A couple of noteworthy but skewed articles published this week. USA Today picked up on the FM translator spectrum trafficking scandal and, like the caricature of journalism that it is, talked with “both sides” for “equal time.” This allowed Radio Assist Ministry/Edgewater Broadcasting president Clark Parrish the chance to tell some tall tales unchallenged.
Parrish claims the call for an investigation into his trafficking operation is “sour grapes.” He says he plans to start a new nationwide religious broadcast network via FM translator, which may rebroadcast American Family Radio (another translator-monger). And, most importantly, the small number of construction permits he’s sold to others (for $800,000+) were just chaff – leftover permits he’s since decided not to build as part of his network. Continue reading “Press Corrections: Pod/Godcasting”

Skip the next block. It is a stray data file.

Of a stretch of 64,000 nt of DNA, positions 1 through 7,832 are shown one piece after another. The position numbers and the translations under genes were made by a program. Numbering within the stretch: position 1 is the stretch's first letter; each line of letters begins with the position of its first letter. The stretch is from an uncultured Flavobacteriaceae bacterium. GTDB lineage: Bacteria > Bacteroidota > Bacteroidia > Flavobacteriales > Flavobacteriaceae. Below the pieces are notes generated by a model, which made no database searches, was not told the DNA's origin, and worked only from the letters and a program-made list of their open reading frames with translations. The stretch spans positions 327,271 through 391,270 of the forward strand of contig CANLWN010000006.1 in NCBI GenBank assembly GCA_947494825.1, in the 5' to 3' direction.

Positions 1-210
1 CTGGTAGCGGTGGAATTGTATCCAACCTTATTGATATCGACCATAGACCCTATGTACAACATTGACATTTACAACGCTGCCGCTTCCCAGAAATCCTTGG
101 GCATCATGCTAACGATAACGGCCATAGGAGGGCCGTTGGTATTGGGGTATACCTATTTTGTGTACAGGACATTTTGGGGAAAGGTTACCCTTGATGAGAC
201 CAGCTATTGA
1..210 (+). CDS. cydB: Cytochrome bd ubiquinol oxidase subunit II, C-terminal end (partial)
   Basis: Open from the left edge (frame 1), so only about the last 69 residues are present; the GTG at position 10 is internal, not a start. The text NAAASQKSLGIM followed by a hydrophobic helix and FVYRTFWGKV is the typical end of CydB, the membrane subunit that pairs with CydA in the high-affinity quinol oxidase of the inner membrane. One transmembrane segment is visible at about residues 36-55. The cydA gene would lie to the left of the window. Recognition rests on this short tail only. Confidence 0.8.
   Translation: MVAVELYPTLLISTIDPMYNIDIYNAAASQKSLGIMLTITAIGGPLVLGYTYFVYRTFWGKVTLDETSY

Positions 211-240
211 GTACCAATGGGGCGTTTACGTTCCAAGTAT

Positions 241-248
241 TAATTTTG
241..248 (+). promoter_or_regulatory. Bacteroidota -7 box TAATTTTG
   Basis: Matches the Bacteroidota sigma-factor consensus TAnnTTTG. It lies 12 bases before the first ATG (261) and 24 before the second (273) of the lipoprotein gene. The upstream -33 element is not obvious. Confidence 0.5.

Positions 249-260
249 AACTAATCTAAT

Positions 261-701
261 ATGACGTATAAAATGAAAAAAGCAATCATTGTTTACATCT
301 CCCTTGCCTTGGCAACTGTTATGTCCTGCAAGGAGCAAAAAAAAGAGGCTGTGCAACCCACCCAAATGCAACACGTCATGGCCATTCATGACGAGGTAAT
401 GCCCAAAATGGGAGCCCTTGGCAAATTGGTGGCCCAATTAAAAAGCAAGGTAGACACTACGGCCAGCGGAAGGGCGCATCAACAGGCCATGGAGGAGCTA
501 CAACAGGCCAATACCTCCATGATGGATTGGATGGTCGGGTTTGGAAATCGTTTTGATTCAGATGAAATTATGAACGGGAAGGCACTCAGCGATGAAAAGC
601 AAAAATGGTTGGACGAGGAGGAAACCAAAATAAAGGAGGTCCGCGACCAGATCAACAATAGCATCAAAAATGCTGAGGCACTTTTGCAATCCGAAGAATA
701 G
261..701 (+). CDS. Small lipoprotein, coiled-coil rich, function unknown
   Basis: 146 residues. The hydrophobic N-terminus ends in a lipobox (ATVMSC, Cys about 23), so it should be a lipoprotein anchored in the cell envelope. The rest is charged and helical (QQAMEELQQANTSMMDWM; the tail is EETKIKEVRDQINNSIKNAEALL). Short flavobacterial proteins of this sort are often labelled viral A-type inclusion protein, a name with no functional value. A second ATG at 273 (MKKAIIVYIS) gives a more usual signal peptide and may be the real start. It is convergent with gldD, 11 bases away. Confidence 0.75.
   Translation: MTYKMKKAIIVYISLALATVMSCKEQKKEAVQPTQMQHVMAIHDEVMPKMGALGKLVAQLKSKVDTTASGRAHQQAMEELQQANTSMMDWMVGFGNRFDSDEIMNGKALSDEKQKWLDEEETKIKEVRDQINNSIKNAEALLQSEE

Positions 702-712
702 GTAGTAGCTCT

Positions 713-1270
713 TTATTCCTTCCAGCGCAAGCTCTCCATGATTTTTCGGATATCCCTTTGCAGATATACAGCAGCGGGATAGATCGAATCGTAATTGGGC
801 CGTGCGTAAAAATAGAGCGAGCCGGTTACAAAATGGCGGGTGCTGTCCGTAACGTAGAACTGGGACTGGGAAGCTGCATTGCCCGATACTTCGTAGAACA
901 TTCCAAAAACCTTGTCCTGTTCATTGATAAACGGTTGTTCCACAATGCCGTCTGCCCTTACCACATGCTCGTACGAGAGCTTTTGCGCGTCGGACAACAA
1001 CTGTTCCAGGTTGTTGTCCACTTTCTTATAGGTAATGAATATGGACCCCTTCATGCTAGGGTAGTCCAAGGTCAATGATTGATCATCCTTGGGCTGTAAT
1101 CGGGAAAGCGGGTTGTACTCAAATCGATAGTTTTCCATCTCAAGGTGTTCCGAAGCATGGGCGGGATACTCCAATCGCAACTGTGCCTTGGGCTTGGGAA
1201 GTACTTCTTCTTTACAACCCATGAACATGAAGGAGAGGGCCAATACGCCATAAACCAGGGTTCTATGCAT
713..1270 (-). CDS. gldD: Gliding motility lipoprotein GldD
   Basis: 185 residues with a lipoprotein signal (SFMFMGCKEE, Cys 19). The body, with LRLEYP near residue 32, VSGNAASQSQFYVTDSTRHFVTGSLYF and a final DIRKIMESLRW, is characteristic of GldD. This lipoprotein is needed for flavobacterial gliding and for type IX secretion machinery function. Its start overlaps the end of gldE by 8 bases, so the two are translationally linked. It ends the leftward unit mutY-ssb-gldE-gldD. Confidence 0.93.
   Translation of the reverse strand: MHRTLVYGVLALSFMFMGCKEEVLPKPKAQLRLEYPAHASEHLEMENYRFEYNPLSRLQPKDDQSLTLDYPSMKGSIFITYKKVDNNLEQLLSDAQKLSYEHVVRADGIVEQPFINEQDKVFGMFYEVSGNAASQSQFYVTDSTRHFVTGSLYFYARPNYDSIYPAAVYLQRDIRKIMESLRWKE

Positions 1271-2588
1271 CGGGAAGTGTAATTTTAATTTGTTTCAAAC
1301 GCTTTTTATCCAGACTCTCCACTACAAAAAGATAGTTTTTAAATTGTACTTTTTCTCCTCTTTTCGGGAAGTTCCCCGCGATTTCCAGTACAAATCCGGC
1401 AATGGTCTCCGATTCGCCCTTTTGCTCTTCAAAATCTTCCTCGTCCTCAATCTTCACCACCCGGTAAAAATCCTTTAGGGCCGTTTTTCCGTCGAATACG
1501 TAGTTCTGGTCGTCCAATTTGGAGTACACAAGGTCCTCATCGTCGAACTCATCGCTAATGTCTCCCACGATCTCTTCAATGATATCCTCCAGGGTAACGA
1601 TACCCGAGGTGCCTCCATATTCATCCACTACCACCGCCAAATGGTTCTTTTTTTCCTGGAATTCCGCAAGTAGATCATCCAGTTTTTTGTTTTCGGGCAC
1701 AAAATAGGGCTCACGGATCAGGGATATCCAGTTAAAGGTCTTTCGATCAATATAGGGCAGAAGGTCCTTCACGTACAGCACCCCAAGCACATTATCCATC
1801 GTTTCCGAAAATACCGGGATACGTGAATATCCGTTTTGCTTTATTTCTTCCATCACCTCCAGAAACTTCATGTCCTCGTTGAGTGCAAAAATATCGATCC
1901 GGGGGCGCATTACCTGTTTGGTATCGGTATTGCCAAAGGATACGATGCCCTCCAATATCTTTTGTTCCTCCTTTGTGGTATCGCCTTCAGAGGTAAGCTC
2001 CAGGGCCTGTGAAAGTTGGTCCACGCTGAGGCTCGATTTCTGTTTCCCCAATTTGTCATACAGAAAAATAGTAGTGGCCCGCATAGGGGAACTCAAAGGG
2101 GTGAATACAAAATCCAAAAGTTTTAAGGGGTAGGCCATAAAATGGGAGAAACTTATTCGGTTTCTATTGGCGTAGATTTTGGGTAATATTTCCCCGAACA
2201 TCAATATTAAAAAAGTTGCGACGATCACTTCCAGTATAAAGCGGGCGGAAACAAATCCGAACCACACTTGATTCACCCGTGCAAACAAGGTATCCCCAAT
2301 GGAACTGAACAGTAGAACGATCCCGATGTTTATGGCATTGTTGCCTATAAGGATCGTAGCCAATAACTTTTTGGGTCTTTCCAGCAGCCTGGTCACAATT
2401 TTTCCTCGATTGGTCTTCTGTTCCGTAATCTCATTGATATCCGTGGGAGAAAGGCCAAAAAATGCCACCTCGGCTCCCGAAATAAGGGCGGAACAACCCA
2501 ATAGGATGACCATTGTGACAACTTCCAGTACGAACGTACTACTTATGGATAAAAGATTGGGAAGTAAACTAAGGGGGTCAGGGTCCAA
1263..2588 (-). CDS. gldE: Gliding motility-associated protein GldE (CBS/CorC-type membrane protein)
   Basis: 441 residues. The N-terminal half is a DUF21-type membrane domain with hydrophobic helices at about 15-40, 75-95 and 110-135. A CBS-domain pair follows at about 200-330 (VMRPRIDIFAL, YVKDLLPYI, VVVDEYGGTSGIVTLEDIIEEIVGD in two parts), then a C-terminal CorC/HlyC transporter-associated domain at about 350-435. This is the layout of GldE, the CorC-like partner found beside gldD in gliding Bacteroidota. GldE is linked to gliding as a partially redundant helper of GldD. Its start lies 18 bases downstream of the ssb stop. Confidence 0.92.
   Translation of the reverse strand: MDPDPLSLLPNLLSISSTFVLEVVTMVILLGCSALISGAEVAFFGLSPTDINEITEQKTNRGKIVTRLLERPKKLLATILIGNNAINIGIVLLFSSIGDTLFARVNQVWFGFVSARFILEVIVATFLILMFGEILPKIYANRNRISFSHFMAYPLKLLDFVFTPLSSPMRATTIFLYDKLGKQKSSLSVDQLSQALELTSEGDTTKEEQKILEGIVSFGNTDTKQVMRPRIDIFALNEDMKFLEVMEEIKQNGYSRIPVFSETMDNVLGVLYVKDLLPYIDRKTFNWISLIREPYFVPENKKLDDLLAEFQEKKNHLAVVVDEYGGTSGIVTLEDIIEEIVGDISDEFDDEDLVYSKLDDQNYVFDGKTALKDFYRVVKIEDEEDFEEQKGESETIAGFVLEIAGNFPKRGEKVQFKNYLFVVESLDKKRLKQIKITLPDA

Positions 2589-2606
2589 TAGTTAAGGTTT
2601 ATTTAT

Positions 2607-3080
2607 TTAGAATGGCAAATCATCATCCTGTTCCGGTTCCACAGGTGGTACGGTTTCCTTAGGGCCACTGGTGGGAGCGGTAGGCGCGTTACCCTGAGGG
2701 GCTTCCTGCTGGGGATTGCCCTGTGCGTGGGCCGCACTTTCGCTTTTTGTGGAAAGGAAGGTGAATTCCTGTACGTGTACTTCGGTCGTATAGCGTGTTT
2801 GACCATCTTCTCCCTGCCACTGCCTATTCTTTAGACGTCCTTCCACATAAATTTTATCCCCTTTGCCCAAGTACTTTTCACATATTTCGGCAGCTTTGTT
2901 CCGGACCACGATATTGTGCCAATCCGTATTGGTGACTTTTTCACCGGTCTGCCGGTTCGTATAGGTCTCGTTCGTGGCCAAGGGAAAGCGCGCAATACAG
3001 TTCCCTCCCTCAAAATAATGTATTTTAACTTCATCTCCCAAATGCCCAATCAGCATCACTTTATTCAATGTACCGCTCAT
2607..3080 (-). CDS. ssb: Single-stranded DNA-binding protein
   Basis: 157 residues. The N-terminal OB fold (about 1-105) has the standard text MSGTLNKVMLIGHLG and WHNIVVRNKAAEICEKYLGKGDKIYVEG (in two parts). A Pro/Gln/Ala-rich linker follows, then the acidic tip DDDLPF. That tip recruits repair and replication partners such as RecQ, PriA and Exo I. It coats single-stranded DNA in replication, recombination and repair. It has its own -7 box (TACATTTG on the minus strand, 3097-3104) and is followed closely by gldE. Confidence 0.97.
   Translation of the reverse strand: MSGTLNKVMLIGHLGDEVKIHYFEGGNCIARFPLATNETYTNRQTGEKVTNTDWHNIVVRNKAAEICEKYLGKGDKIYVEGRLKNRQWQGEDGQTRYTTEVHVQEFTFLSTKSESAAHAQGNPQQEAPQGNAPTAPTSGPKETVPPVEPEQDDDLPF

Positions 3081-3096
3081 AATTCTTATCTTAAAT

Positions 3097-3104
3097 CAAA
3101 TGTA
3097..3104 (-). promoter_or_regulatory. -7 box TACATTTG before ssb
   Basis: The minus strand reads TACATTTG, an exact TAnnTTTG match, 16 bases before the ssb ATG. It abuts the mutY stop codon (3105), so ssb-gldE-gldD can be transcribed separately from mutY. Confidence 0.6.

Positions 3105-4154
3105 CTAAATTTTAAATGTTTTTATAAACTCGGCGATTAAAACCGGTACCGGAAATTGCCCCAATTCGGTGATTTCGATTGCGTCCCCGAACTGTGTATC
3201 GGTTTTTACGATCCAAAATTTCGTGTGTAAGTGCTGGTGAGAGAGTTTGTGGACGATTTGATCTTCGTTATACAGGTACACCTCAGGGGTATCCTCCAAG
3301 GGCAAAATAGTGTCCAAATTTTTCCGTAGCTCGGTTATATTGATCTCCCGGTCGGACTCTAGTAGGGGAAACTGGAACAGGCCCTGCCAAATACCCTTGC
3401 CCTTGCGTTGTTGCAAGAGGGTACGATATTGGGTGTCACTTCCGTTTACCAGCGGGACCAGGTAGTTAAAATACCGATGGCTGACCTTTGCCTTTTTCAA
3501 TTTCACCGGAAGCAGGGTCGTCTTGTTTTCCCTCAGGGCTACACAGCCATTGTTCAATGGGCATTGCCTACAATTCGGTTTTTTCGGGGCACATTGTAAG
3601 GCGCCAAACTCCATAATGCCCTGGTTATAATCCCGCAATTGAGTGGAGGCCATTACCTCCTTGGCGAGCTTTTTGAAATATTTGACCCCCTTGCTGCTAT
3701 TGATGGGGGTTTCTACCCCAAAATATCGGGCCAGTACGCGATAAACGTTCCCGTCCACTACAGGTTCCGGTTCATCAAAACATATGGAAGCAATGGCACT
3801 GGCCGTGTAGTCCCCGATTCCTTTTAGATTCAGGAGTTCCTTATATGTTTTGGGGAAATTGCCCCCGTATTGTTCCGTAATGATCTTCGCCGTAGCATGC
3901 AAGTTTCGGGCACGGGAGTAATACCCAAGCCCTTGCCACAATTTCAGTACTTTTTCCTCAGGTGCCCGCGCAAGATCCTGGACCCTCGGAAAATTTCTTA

Skidmark Bob’s Mega Media Illusion Mix (6:56, 6.4 MB) takes the doc’s theme song, blends it with Beale, Byrne, Chomsky, and McChesney, and sprinkles that mix with infotainment detritus. Takes the critiques leveled by KGB-TV and Scott Walmsley to the next level.
For those in New York on Wednesday, you’d be crazy to miss the premiere of Michael Lahey’s excellent microradio documentary Making Waves. It happens at 8pm at the Anthology Film Archives, 32 Second Avenue (at Second Street). free103point9 will be on hand to conduct a Radio 4×4 performance, which should most definitely set the mood.